Separate sidewalks in Mea Shearim? Demands for segregated bus lines? Not just in Israel: The New York
City municipality has recently been dealing with similar problems, the New York Times reported.
Some 1.1 million Jews
live in the Big Apple, out of a population numbering 8 million. Out of these Jews, about 330,000 are orthodox.
After dozens of years of a moderate decline in size, the Jewish population has seen a growth spurt, most likely due to the orthodox community's high birthrate.
A study conducted by the UJA Federation in New York in 2012 found that more than 30% of New York's Jews define themselves as orthodox, compared to only 23% in 2002.
Furthermore, 74% of Jewish children in the city are orthodox, which officially makes New York the city
with the largest orthodox children population in the world.
A New York Times article written by Joseph Berger revealed several of the issues which put the leaders of the orthodox sect and the New York City municipality at loggerheads.
Though top officials in the municipality always consider their own reelection – and as Samuel Heilman, a sociology professor at City University of New York, said it: "No one can deliver votes like a rebbe can," – they are also familiar with the limitations imposed by the American constitution and code of law.
Modesty demands in New York
The newspaper reported that the New York's (Jewish) Mayor Michael Bloomberg condemned the segregated public bus line which traverses the route between the Hasidic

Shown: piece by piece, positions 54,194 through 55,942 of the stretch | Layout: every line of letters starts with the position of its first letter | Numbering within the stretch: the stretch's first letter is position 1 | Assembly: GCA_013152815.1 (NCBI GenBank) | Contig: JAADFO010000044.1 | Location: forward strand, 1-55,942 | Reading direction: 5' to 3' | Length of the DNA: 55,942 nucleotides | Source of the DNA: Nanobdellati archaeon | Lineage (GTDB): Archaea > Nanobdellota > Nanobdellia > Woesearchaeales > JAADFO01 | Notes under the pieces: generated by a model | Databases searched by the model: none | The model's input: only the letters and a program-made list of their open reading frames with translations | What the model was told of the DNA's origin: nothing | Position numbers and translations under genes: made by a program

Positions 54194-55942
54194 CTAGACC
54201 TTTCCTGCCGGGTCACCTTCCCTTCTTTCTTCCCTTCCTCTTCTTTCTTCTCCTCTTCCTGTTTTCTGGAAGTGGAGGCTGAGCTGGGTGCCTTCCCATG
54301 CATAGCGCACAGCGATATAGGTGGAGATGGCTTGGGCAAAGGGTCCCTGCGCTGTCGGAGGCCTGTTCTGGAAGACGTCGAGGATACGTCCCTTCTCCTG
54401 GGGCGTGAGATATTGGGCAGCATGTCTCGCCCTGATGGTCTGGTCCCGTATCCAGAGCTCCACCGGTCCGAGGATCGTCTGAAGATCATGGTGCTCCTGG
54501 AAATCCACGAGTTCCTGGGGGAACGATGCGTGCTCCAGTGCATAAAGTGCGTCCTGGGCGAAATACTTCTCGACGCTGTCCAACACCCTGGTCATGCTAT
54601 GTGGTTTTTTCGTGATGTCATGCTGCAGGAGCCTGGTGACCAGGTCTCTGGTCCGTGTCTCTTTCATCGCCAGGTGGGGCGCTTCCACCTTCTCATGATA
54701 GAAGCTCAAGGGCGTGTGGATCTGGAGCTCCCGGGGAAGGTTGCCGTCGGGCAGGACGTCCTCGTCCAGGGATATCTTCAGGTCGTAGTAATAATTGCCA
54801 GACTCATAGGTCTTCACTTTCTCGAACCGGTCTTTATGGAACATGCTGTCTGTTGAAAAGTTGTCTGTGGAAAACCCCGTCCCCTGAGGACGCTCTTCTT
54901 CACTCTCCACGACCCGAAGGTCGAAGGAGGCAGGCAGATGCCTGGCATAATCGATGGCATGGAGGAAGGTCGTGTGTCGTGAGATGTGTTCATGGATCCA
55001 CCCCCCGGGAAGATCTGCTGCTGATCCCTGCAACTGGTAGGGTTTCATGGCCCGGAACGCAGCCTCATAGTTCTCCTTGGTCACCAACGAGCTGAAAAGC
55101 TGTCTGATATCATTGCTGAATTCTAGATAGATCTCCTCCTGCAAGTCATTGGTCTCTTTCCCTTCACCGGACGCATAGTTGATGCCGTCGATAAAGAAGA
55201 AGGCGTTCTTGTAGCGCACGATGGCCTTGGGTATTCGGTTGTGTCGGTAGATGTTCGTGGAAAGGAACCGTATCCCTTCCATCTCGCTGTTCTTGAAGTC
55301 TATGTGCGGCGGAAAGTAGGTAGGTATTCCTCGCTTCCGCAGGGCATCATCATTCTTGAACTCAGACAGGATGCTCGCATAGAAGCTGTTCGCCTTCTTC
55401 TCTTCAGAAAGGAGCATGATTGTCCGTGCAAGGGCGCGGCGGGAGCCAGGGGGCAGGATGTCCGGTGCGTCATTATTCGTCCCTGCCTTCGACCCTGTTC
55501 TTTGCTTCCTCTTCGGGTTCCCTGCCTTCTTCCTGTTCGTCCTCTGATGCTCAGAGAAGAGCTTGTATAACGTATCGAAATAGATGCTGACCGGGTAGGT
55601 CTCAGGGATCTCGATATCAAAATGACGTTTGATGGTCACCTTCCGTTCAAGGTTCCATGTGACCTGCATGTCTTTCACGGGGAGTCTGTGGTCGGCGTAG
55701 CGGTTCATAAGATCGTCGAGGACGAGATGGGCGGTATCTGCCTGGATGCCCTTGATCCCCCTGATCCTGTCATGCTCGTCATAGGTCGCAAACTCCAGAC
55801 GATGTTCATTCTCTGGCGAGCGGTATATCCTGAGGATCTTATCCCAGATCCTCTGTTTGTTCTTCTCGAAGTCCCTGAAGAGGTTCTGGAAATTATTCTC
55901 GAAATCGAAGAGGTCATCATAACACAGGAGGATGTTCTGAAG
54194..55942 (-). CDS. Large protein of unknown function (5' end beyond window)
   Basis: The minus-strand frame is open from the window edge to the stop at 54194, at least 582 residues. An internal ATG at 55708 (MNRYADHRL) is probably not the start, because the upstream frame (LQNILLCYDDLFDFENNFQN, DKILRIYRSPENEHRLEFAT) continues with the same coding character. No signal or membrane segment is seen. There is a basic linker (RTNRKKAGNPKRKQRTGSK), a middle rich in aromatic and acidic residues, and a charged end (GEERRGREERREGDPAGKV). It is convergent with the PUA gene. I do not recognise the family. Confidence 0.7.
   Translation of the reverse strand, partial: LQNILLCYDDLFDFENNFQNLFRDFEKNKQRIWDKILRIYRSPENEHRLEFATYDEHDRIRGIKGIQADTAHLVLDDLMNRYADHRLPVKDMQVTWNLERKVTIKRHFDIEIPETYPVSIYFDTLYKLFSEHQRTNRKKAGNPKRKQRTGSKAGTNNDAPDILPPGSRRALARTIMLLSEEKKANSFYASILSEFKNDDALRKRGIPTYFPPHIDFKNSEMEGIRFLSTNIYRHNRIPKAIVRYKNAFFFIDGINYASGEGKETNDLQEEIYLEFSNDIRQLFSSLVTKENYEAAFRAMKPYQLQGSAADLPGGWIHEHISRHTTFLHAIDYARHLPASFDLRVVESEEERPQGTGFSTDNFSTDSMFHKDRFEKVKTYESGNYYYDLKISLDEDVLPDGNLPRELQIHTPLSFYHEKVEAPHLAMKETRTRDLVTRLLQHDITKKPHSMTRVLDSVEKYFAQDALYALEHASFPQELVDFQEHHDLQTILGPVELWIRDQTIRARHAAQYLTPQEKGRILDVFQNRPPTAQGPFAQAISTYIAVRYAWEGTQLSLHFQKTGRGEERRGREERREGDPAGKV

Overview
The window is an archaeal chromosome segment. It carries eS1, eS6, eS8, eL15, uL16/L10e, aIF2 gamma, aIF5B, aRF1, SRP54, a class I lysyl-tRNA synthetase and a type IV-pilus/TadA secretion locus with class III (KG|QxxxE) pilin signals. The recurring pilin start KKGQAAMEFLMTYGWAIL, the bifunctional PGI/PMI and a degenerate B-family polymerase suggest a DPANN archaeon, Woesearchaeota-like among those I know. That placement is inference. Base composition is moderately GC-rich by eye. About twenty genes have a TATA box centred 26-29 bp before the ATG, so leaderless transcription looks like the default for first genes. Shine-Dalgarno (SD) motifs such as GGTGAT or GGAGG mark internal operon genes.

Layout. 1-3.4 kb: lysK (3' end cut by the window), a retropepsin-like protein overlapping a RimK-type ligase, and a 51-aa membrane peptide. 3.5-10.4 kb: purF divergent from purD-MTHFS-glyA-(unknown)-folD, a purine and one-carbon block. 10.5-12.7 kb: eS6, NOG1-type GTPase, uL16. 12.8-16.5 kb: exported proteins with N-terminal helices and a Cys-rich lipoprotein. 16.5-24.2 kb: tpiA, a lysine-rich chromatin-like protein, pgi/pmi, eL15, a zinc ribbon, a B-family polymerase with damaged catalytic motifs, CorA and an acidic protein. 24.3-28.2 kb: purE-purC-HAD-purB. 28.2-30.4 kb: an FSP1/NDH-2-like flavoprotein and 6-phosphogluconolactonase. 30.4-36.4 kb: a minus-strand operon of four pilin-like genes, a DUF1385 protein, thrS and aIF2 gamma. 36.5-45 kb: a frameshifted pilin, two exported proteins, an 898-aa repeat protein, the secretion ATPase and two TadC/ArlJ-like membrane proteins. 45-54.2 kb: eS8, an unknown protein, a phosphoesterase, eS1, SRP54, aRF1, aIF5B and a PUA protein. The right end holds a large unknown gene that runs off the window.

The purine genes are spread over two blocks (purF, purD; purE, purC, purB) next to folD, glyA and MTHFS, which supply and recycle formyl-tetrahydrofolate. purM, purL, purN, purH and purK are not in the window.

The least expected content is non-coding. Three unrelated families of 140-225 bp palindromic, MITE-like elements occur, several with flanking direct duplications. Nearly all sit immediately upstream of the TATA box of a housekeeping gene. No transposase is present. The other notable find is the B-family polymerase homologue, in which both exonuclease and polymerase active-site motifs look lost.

neighborhoods of Williamsburg and Borough Park, Brooklyn, in which women sit in the back and men in the front.
According to the New York Times, haredim won a smaller battle when they insisted on using water from groundwater wells rather than from reservoirs in preparing the dough used for matzos. The city's health department turned its nose, but capitulated after some legal hairsplitting by the Hasidim's lawyers.
On the other hand, when they wanted the city to post a female lifeguard during a women-only swim session at a municipal pool in Williamsburg, they were flatly denied. "We can’t commit to providing a female lifeguard because it would run against the establishment clause of providing a service on the basis of a religious belief,” Liam Kavanagh, first deputy commissioner for parks and recreation, said of the
Hasidim have also been pressing public libraries in their neighborhoods to open on Sunday, just as the post office and banks now do, since they cannot patronize them on the Sabbath. But Brooklyn library officials refuse, pointing out that union contracts require expensive Sunday overtime, the article said.
In an affair that has reached the courts, the city’s Commission on Human Rights issued complaints last year against a half-dozen Hasidic merchants on Williamsburg’s Lee Avenue for posting signs stating, “No shorts, no barefoot, no sleeveless, no low-cut neckline allowed in this store.”
The signs, the city said, discriminated against women and non-Orthodox men in places patronized by the public. Hasidic advocates said the signs were no different than dress codes at places like the Four Seasons Restaurant. The dispute is still being litigated in a city administrative court.
Most prominently, the city has battled with ultra-Orthodox Jewish representatives over the health risks in metzitzah b’peh, a technique for orally suctioning a circumcision
wound. Instead of banning the practice outright, health officials instead required parents to sign a consent form so they could be alerted to the risks. But ultra-Orthodox Jewish leaders were still infuriated.
Even after the Rabbinical Council of America called for the practice to cease, the Hasidim made it clear they answer to God alone, not to the New York Municipality or to a non-haredi rabbinical council.
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